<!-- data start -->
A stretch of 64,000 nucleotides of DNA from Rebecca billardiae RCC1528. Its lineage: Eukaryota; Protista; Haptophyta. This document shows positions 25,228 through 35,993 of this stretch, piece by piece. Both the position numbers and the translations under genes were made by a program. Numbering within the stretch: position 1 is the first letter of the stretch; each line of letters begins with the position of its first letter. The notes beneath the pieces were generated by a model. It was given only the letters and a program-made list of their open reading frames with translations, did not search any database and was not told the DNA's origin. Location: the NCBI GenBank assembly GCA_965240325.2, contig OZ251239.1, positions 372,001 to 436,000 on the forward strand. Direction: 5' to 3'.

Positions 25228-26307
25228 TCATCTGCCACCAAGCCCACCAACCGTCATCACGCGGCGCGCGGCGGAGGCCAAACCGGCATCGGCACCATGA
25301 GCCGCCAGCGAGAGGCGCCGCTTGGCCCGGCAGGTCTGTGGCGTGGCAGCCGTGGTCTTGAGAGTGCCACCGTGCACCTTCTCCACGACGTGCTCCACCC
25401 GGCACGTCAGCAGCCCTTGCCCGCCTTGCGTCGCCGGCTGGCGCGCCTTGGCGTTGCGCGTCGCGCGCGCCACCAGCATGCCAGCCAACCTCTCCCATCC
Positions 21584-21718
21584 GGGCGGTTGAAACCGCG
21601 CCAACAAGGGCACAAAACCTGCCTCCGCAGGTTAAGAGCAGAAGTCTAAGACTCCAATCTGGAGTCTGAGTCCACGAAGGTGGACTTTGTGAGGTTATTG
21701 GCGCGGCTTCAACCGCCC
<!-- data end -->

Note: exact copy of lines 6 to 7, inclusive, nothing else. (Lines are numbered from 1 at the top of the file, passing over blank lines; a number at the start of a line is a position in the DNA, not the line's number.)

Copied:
Positions 21584-21718
21584 GGGCGGTTGAAACCGCG